South Africa’s central bank will probably raise interest rates by 25 basis points next week and again in September, according to Citigroup Inc.
The Reserve Bank will increase rates by 100 basis points in the next 12 months, Gina Schoeman, an economist at Citigroup in Johannesburg, told reporters on Thursday. An increase in rates by the central bank this month will show that the bank is “maintaining its independence and its credibility,” she said.
The bank, which will announce its next rates decision in Pretoria on July 23, has kept its benchmark repurchase rate unchanged at 5.75 percent for a year as the economy recovers from the slowest growth since a 2009 recession. Inflation quickened to 4.6 percent in May from 4.5 percent in the previous month.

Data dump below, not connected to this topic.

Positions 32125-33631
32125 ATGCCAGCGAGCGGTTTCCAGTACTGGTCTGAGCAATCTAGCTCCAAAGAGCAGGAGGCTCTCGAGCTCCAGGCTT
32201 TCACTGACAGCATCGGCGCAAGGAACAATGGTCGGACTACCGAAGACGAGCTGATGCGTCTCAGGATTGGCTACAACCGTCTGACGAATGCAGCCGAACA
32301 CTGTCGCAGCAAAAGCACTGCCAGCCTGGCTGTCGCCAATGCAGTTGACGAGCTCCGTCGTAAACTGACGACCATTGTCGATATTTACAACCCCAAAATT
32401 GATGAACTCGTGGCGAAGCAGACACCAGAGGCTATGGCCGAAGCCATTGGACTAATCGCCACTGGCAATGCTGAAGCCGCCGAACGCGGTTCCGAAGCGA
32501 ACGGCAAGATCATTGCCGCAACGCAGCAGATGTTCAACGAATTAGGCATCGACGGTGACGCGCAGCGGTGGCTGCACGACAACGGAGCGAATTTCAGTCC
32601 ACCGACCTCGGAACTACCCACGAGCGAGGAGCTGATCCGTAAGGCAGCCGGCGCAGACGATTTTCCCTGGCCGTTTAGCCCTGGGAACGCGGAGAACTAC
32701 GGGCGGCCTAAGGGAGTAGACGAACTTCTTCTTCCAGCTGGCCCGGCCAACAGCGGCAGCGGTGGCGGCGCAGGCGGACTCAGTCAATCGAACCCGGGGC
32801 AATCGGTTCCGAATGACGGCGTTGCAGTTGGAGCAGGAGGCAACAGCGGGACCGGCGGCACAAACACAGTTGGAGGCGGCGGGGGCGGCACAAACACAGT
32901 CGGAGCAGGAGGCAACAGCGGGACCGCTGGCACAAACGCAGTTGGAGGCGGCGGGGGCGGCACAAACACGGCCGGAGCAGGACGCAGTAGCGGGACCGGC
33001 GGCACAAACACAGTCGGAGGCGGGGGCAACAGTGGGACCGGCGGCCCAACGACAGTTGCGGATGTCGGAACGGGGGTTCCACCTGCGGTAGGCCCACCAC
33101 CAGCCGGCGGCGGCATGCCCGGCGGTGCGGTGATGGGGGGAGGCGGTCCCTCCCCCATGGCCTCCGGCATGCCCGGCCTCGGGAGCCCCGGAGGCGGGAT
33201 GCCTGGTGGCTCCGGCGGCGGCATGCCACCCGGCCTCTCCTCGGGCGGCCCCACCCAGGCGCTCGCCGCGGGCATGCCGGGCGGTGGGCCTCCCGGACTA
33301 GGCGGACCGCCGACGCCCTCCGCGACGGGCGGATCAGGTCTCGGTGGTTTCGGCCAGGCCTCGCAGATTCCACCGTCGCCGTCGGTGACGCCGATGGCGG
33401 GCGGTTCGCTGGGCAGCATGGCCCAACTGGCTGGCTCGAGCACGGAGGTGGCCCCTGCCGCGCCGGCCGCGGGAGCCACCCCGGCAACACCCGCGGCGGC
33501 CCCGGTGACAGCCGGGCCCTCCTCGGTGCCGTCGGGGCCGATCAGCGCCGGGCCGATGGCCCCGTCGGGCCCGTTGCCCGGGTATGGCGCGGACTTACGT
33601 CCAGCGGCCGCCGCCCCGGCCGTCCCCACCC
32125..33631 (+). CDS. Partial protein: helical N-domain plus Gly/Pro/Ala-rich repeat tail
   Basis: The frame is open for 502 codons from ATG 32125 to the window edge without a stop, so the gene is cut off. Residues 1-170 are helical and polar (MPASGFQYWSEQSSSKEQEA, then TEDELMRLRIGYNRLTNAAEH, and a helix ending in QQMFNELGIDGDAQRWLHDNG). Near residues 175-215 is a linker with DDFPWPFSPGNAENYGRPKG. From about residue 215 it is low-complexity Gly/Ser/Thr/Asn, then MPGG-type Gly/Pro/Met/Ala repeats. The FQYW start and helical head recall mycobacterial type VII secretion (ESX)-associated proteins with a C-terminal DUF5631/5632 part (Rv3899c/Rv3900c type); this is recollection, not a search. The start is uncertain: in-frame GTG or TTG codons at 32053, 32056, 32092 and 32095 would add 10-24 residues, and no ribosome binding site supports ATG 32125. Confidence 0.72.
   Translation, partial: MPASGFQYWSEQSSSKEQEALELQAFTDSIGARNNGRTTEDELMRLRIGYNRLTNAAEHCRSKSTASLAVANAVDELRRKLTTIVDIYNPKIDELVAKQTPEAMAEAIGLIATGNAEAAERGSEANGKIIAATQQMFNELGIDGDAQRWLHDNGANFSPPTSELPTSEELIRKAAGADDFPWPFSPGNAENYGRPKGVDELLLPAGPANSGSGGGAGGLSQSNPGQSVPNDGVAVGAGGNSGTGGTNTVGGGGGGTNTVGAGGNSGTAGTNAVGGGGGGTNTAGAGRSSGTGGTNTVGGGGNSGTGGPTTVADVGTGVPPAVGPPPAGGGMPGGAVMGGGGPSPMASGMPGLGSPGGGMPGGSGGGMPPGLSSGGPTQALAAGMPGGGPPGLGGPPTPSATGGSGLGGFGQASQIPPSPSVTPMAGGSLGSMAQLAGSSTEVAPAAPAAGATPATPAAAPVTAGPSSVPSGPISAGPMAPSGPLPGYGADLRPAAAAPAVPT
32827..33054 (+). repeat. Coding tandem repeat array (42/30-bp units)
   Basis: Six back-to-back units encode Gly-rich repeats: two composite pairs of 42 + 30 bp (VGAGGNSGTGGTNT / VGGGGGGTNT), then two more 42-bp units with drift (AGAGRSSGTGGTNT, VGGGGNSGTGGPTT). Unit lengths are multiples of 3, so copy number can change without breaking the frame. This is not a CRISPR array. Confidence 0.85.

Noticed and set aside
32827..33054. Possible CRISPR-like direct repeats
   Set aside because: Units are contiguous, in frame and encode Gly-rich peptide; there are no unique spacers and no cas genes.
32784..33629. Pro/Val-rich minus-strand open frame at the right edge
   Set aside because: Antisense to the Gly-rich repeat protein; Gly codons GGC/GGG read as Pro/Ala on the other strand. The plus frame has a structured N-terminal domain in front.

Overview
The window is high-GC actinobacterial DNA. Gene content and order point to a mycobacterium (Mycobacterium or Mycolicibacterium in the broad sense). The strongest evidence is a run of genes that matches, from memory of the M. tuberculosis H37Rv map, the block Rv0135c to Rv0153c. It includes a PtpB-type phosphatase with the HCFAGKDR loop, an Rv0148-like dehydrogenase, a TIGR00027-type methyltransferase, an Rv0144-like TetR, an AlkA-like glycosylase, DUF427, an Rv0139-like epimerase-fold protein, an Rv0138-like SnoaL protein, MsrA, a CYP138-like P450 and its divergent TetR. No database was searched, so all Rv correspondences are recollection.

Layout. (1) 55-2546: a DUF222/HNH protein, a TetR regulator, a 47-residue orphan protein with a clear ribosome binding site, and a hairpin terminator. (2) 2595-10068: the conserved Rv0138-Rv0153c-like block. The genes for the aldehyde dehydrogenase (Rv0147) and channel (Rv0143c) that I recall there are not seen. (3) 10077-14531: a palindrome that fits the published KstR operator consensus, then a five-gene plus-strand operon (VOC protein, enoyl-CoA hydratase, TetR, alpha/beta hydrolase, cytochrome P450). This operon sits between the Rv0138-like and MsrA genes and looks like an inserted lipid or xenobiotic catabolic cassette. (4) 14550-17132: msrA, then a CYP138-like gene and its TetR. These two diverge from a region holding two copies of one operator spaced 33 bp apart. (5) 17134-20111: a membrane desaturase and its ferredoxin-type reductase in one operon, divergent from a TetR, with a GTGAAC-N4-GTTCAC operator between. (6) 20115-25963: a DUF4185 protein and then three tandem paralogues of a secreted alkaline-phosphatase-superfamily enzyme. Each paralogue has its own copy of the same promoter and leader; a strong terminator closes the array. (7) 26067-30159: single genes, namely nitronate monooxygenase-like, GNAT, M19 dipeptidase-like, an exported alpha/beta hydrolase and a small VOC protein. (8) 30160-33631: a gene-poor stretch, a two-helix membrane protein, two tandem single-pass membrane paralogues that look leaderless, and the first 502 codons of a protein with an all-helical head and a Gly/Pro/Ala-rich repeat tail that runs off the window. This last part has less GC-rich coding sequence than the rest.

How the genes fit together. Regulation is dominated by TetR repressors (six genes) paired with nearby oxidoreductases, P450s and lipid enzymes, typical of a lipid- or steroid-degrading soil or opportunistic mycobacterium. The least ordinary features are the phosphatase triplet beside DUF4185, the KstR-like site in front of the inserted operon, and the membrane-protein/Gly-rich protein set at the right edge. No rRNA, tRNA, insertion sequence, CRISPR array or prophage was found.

Inflation will peak at 7.2 percent in the first quarter of next year and stay above the upper end of the central bank’s 3 percent to 6 percent target band for the rest of 2016, according to Schoeman.
The monetary policy authority has little flexibility to continue the pause in its rate-hiking cycle “but we are not on any pre-set course and we remain data dependent,” Reserve Bank Deputy Governor Daniel Mminele said in an interview on July 7. “We are ready to act when we think that the situation warrants it.”
The South African economy, Africa’s second-largest, will probably expand 1.7 percent this year, with rolling blackouts by power utility Eskom Holdings SOC Ltd. shaving one percentage point off growth, Schoeman said. Gross domestic product will grow by 2.1 percent next year and by 3 percent or more in 2018 as the constraints in electricity supply ease, she said.